Princes of the Dragon Throne
Let me start by saying this isn’t a rules review, it is more of an experience review. We played Princes of the Dragon Throne twice now and have a few things to share. But before we can do that you should watch this video. No, really the rest of this won’t make any sense if you don’t watch it. It is an excellent tutorial of the game.
As I said we played twice, well three times actually, but the first game doesn’t count because we botched the rules a little bit. We overlooked parliament. By the end of our second game we were starting to get the hang of it. But let’s review a little bit. The goal of the game is to become the next Dragon Lord. You do this by managing resources to gain control of the board, which in turn is how you earn prestige. Simply put you try and have the most prestige.
It’s not that simple. There are several ways for one to earn prestige. The easiest is to recruit prospects (Dragons and Citizens), some of them have a dragon’s claw on them that earn you prestige from the moment you buy them. Most of your prestige rewards don’t come until the end of the game. They are as follows.
Have the most dragons in your deck.
Have the most citizens in your deck.
Control more kingdoms by controlling the most guilds in that kingdom.
Have the most of a guild type.
Control the most Clan Houses.
As you can see there are many layers to the strategy involved.
On to our experience. At first I thought Princes of the Dragon Throne was going to be a long drawn out game that required a lot of effort to get through the lulls in resource building. While there are a few lulls in your resource management we quickly discovered there is a random factor to that as well. So the game could start quickly if inexpensive prospects are placed on the board. Just in case I lost you, here is a quick recap. You use your starter deck to gather your resources and recruit prospects. Recruiting a prospect allows you to discard a card from your hand or your discard pile. The recruits have varying resource costs with some as high as thirteen. If you have 6 prospects on the board with a cost of 10 or more it might be a couple of turns before anyone does any recruiting.
Oh and recruiting is strategy all in its own. It is always a good idea to replace a starter card with a citizen or a dragon that offers you more resources. Why? You might ask. Because by replacing your starter card with the recruited card you thin your deck making it easier to draw the better card.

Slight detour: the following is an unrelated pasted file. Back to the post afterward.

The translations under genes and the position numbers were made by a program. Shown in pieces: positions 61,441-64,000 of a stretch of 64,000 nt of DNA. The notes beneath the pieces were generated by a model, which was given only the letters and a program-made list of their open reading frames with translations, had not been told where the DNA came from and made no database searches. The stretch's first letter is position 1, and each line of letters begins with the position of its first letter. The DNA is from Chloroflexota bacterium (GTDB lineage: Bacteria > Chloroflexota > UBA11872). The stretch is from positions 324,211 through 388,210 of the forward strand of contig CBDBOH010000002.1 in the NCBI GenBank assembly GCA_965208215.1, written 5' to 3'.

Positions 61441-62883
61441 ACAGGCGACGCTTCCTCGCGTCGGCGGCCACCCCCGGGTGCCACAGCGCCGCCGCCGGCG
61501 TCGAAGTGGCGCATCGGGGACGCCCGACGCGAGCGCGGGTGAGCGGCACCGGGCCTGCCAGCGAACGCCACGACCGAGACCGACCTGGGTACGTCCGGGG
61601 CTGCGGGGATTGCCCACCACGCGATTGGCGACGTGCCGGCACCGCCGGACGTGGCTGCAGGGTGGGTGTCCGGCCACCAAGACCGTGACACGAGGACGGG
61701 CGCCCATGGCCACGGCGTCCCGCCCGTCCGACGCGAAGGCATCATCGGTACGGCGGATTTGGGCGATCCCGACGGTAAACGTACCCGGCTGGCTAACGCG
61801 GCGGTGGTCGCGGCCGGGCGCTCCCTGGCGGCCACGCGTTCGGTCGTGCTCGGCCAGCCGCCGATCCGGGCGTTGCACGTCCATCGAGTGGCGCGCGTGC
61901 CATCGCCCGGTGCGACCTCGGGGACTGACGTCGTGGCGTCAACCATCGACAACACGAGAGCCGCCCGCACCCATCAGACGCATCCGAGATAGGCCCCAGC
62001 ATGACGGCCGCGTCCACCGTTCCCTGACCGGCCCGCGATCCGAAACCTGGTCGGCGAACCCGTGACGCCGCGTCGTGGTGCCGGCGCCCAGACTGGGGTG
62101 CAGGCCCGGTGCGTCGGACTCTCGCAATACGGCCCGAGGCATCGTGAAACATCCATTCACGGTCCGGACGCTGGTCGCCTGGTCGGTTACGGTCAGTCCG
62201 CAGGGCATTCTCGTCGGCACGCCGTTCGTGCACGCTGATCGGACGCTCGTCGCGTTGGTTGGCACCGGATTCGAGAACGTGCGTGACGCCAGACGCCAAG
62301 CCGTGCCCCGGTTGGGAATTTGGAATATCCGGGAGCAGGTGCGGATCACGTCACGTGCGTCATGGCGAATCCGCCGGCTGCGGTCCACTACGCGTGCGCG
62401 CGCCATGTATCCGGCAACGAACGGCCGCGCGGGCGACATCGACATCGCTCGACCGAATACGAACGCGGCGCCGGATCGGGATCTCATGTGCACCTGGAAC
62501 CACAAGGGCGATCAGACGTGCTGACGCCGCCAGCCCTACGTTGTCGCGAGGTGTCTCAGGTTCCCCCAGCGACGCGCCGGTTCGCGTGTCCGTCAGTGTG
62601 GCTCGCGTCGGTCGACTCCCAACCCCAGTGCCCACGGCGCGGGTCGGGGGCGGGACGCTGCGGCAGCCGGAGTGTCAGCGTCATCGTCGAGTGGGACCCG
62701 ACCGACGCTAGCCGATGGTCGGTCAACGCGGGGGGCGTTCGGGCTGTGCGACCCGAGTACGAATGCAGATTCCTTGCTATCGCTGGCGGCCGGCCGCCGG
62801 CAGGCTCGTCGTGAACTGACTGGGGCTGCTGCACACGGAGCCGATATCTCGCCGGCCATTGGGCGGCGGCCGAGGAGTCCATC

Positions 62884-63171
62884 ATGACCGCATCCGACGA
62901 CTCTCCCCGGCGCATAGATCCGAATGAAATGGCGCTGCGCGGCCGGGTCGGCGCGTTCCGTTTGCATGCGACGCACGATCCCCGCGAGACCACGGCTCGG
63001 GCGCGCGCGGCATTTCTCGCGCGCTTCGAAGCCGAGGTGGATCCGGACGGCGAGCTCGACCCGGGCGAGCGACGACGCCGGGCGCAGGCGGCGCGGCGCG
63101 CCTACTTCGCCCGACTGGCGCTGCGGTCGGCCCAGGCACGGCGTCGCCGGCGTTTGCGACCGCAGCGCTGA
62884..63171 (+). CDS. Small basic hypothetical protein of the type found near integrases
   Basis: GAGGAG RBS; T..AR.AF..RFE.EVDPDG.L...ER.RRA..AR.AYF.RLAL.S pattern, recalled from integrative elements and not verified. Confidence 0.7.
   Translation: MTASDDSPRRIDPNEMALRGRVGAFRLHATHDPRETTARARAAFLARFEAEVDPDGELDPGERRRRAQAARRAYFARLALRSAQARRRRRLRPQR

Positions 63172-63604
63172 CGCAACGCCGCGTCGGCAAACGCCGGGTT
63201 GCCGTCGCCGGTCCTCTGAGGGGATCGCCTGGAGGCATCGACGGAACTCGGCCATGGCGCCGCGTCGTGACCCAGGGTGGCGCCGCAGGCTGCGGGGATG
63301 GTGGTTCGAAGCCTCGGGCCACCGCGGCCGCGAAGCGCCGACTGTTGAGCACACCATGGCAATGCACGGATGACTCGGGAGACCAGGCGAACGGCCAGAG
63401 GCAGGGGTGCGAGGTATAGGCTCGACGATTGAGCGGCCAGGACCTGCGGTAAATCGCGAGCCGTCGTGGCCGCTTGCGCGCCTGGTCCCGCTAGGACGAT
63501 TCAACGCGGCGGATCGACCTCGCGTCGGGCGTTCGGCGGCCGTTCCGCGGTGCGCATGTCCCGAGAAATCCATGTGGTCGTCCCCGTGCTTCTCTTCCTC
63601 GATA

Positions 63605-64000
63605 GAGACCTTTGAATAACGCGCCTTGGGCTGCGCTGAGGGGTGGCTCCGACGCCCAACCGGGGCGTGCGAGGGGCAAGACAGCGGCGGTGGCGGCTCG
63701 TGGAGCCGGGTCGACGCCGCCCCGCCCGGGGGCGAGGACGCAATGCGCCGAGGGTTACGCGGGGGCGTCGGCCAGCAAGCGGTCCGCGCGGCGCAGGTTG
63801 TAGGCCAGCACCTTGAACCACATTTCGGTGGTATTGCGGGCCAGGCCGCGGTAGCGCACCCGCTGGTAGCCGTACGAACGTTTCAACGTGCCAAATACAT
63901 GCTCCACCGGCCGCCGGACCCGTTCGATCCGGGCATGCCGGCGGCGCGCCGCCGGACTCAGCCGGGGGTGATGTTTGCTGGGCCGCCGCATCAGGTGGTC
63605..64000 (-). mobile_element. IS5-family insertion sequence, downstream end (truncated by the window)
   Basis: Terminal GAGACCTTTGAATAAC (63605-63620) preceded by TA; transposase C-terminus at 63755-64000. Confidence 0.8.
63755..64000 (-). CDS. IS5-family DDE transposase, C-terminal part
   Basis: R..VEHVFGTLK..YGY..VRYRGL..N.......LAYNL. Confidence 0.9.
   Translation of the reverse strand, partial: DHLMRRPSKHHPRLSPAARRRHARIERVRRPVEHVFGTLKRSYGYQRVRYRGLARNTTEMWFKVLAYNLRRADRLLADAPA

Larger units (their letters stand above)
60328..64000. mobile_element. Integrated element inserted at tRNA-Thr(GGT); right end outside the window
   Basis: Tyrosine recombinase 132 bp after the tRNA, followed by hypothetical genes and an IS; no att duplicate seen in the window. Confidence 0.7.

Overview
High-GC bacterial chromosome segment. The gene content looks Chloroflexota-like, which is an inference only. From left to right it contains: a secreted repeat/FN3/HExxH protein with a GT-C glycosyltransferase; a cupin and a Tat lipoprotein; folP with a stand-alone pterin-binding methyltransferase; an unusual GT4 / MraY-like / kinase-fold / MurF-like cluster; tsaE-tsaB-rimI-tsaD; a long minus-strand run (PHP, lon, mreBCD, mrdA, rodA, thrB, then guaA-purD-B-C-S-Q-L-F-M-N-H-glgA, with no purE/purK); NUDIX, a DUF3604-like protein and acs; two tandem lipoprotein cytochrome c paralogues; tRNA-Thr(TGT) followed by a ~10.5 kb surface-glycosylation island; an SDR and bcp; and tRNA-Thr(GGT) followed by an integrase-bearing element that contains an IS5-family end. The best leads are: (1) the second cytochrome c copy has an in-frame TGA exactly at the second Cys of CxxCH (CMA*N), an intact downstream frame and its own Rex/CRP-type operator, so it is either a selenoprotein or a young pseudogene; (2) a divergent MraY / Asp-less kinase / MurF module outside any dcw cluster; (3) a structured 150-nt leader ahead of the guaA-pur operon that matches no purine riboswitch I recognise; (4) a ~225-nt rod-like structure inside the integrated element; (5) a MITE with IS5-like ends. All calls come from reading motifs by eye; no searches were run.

Oops, I’m rambling. The second game we played we fell into a gather resource rut. It was almost like we were waiting for the crops to grow so we could harvest them. But in the last game we played there was no such dilemma. It just clicked. We had players gathering resources while others took the opportunity to recruit on the first turn.
It wasn’t until about half way through our third game that we realized we were playing wrong. We were following the rules and all that. What we weren’t doing was looking at the big picture. The one that is about the strategy of the game. We were kind of racing to get the most prestige. Which is the goal of the game. We were struggling to get recruits for that instant prestige we spoke of earlier. But we weren’t looking to control clans, guilds, kingdoms and we certainly weren’t looking at having the most citizens or dragons in our deck. All of us overlooked those. I mean we were acquiring them , but not focusing on them.
Once that critical piece of the puzzle was popped into place the entire game changed. It was no longer a mundane game of “I need these resources to buy that dragon”. It was instead a game of critical thinking, where you would try and plot your next turn instead of waiting to gather resources. Yes it became a wrestling match with all the players struggling to gain the most control all the end of game conditions. At this point you began to see light bulbs go off and on in the other players eyes.
And it really is a wrestling match. There are so many ways to thwart your opponents. For example, you can easily gain control of a guild in one turn by recruiting a dragon and a citizen; providng they share the same color. If you need to stop a player from controling a kingdom or the most guilds it is one of the easiest methods to use. Of course, if you have a soldier’s favor you can accomplish the same thing by adding or removing up to two Kings Guards from the board. As you can see it doesn’t take long for Princes of the Dragon Throne to become a cut throat game.
All in all we had some pitfalls in learning to play, but once we caught on to the game we were more than happy to be playing. Princes of the Dragon Throne is a game that offers the players more than enough options to keep everyone guessing, and wanting more. My boys really can’t wait to play again and neither can I.